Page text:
ROMANS: Thank you. Oh yes as you can see we're with quarterback Robert Griffin III, and his Superman socks. Are these Superman socks today?

GRIFFIN: Not today, not today. But --

ROMANS: They are Santa socks.

GRIFFIN: Yes that's right.

ROMANS: There you go all right. It's got to be the lucky socks. Or it's just this guy really knows how to play some football.

Ok. He became the first Baylor player to ever win the Heisman Trophy over the weekend. Capping off a record-breaking year filled with thrilling last-second touchdowns. A year that Baylor fans will not forget for a very long time.

Joining us now is the 2011 Heisman winner, Robert Griffin III. How does it feel? How does it feel?

GRIFFIN: I mean, it's amazing. Words can't describe how I feel right now. Honestly, I'm excited to get back to Waco and practice and see everybody.

ROMANS: I'm telling you, that I mean, this is a trophy that has never been in the Baylor trophy, you know, room or anything. I mean, and so what point of the season were you like, wow, I mean this team -- I can do this. This team, we can really do this. And it's been an amazing year.

GRIFFIN: Well, it started off on the first game, and we beat TCU on national television. And we kind of felt like we had a lot of momentum going. And then really the signifying moment was when we beat Oklahoma at home.



GRIFFIN: At home when they were number five, first time we beat a top-ranked team in a long time. So it was really exciting, and everybody was kind of gaining a lot of momentum.

ROMANS: Momentum, and there's got to be good leadership there; leadership from you and leadership from the coaching staff. I mean when you got the momentum, and I mean -- well how was the leadership? And how -- what kind of a leader do you feel like you were on the field?

GRIFFIN: I think the biggest thing about leadership is knowing how to communicate with people and realizing that you have to trust the people around you. I trust those guys. We have been through the fire together a lot. And at the end of the day, they have to make plays for me and I have to make plays for them. So we did that, and that's why we are here.

ROMANS: What about the -- the other guys who got a lot of votes too? But you, I mean you -- you won it. I mean, there were some really good candidates out there.

GRIFFIN: Yes I mean, you had Trent Richardson from Alabama; you had Tyler Matthew from LSU; Andrew Luck from Stanford; and Monty Ball. So all of those guys are great -- great athletes. They'll be in the bowl games in December and January. And I'm excited to look forward to watching them play.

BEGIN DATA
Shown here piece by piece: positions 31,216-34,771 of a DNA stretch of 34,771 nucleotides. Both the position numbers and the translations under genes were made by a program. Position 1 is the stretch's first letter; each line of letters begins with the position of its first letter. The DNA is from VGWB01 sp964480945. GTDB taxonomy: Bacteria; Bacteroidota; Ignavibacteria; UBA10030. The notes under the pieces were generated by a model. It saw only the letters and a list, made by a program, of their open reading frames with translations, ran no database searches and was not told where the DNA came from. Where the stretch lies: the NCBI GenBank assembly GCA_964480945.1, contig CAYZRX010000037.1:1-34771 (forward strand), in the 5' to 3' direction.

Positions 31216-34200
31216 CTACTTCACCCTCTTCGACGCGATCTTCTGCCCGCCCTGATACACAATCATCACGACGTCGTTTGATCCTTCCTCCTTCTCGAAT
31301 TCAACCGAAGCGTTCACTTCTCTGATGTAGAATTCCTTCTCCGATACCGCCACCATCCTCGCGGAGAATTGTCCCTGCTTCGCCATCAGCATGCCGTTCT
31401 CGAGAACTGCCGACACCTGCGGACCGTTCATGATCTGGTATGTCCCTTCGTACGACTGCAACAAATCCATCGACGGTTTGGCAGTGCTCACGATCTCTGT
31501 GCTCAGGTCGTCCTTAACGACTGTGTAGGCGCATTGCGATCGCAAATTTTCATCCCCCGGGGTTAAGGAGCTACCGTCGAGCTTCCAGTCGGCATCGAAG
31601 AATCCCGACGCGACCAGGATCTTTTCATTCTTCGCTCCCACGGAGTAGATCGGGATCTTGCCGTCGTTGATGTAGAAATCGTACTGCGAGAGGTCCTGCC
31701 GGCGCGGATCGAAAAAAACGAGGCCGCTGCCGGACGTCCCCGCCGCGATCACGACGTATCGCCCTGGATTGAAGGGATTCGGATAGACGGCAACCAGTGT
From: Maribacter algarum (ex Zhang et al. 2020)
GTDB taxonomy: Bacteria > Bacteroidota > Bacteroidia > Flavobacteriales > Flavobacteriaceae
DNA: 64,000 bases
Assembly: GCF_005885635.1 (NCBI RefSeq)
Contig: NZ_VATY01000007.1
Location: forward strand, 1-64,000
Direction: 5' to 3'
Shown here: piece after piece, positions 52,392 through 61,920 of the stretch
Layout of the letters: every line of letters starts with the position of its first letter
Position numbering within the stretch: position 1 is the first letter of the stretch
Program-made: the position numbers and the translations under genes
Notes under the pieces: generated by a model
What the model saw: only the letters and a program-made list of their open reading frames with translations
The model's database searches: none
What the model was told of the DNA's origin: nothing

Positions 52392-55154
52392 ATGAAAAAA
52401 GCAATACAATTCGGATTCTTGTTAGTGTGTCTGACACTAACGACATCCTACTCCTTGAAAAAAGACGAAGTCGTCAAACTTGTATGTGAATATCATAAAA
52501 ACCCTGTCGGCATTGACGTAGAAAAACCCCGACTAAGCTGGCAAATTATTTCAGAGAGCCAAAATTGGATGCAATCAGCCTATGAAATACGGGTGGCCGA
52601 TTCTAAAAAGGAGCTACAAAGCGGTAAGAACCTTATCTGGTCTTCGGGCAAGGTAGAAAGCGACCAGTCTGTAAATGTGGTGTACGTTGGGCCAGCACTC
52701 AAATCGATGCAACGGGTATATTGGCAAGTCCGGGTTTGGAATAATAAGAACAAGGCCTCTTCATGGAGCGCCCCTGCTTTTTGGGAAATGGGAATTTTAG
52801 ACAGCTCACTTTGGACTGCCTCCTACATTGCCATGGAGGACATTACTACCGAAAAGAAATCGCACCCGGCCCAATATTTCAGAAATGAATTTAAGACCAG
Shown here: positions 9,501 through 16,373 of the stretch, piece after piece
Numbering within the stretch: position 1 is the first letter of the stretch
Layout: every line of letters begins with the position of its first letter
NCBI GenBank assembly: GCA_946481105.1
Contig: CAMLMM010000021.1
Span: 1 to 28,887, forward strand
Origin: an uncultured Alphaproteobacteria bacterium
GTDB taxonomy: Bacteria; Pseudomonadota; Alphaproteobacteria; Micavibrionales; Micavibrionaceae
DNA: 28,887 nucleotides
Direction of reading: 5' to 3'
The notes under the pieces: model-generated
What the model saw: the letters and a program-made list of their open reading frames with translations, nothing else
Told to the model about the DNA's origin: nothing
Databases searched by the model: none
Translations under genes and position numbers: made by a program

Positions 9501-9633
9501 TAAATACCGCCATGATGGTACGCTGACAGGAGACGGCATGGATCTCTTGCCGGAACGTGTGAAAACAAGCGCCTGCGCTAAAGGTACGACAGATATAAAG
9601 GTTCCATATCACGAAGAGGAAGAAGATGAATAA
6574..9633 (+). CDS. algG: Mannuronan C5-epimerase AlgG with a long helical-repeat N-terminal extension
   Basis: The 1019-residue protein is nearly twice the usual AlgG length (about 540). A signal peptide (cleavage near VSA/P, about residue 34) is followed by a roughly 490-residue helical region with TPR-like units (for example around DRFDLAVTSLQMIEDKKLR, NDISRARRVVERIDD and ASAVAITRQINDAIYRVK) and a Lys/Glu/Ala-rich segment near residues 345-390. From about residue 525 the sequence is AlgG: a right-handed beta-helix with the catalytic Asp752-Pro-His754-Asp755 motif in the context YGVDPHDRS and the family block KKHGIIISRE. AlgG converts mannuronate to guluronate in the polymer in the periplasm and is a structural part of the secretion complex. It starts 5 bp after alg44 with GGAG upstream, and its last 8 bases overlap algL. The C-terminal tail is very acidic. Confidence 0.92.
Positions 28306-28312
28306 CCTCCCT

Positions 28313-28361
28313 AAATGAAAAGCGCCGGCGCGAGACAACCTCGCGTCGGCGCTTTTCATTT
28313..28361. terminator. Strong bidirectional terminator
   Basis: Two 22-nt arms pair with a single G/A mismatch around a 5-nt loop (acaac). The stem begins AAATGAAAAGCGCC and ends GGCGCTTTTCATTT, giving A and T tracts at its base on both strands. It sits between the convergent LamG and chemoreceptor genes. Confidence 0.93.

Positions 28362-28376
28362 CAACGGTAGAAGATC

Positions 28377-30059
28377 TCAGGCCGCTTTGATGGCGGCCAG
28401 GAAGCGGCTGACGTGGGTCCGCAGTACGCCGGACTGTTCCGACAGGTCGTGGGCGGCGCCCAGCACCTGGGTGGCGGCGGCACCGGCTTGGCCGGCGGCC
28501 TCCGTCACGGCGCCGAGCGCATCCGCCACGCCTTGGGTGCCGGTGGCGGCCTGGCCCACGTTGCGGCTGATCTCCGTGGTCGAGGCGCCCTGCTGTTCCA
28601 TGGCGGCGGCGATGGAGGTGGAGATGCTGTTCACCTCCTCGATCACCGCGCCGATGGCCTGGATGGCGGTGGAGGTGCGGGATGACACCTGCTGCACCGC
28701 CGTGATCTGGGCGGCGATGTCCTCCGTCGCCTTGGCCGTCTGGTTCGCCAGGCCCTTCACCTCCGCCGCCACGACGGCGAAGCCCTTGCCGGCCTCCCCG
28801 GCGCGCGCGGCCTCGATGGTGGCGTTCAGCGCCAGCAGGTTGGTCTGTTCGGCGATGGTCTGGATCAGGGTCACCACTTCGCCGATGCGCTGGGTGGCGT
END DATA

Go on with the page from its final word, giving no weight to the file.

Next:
ROMANS: So now are you -- what are you going to do next? I mean because you have some choices here. You could go to law school. Play again. You could go -- you could go professional. I mean what are you going to -- you have so many good choices and good options.

GRIFFIN: Well, it's good to have a lot of doors open. So the biggest thing for me right now is focusing on what's in front of me, and that's being a Baylor Bear and playing in this ball game on December 29th. After that's done, I'll decide whether I'll come back or go pro.

ROMANS: So keeping focused on it right now. I mean, enjoy this moment.

GRIFFIN: Exactly.

ROMANS: Everyone is asking you what next. What are you're going to do? And you're just like, come on, can I -- can I enjoy my trophy for a minute?

GRIFFIN: Yes ma'am. You've got to take care of what's in front of you. That way everything else will fall into place.

ROMANS: I want to talk about injuries because in 2009, I think you tore your ACL. And you have been quoted as saying that you really knew then how much you loved to play this game, when you were sidelined. I mean you love this game. How do you worry about injury? How did that change your outlook as a --as a player and how you play maybe?

GRIFFIN: For me as a player, you have to take advantage of every day, take advantage of what's in front of you like I've said. When you get an injury like that, a lot of times guys are going into the tank, and I didn't do that. I had a great support system around me, and that helped me. And really it just make you cherish everything.

If you can dunk a basketball, make sure you do it every day, because someday you won't be able to.

ROMANS: I was going to ask you, you know what is your advice to kids who may look at you and say, I want to win the Heisman trophy some day? I mean, how do you know -- at what point as a young athlete do you know that you've got the drive and the talent? And what's more important, the drive or the talent, or is it everything, to get this far I mean, it's an incredible achievement? GRIFFIN: I mean, I think everybody knows God-given talent definitely helps, but it's more about the drive.